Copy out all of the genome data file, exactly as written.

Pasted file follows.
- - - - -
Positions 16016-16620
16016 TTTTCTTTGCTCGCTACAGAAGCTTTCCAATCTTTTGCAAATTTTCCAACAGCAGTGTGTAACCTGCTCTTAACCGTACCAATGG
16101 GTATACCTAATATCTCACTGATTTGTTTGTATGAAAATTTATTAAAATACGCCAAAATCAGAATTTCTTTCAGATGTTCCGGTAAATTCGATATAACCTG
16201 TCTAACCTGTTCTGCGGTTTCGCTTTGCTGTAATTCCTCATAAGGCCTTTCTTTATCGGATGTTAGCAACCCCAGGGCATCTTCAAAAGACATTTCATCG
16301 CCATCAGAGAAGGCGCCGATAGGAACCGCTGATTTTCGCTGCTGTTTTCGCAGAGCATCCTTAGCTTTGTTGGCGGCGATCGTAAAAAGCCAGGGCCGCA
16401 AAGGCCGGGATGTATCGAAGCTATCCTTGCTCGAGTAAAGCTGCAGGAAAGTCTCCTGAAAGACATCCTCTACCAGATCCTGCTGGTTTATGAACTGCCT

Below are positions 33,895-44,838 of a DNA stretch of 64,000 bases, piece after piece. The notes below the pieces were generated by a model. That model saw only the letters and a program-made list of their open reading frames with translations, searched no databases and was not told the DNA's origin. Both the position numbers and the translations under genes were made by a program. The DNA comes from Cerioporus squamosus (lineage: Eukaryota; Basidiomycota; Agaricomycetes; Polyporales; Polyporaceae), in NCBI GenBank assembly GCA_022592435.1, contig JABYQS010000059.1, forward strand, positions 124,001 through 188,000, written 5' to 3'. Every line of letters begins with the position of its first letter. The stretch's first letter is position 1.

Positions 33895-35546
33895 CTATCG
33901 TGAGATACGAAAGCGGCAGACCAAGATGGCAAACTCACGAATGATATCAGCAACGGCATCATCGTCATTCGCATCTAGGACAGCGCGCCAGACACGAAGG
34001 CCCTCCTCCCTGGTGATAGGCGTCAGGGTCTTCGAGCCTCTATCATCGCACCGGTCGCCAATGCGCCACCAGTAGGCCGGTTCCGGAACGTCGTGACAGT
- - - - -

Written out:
Positions 16016-16620
16016 TTTTCTTTGCTCGCTACAGAAGCTTTCCAATCTTTTGCAAATTTTCCAACAGCAGTGTGTAACCTGCTCTTAACCGTACCAATGG
16101 GTATACCTAATATCTCACTGATTTGTTTGTATGAAAATTTATTAAAATACGCCAAAATCAGAATTTCTTTCAGATGTTCCGGTAAATTCGATATAACCTG
16201 TCTAACCTGTTCTGCGGTTTCGCTTTGCTGTAATTCCTCATAAGGCCTTTCTTTATCGGATGTTAGCAACCCCAGGGCATCTTCAAAAGACATTTCATCG
16301 CCATCAGAGAAGGCGCCGATAGGAACCGCTGATTTTCGCTGCTGTTTTCGCAGAGCATCCTTAGCTTTGTTGGCGGCGATCGTAAAAAGCCAGGGCCGCA
16401 AAGGCCGGGATGTATCGAAGCTATCCTTGCTCGAGTAAAGCTGCAGGAAAGTCTCCTGAAAGACATCCTCTACCAGATCCTGCTGGTTTATGAACTGCCT

Below are positions 33,895-44,838 of a DNA stretch of 64,000 bases, piece after piece. The notes below the pieces were generated by a model. That model saw only the letters and a program-made list of their open reading frames with translations, searched no databases and was not told the DNA's origin. Both the position numbers and the translations under genes were made by a program. The DNA comes from Cerioporus squamosus (lineage: Eukaryota; Basidiomycota; Agaricomycetes; Polyporales; Polyporaceae), in NCBI GenBank assembly GCA_022592435.1, contig JABYQS010000059.1, forward strand, positions 124,001 through 188,000, written 5' to 3'. Every line of letters begins with the position of its first letter. The stretch's first letter is position 1.

Positions 33895-35546
33895 CTATCG
33901 TGAGATACGAAAGCGGCAGACCAAGATGGCAAACTCACGAATGATATCAGCAACGGCATCATCGTCATTCGCATCTAGGACAGCGCGCCAGACACGAAGG
34001 CCCTCCTCCCTGGTGATAGGCGTCAGGGTCTTCGAGCCTCTATCATCGCACCGGTCGCCAATGCGCCACCAGTAGGCCGGTTCCGGAACGTCGTGACAGT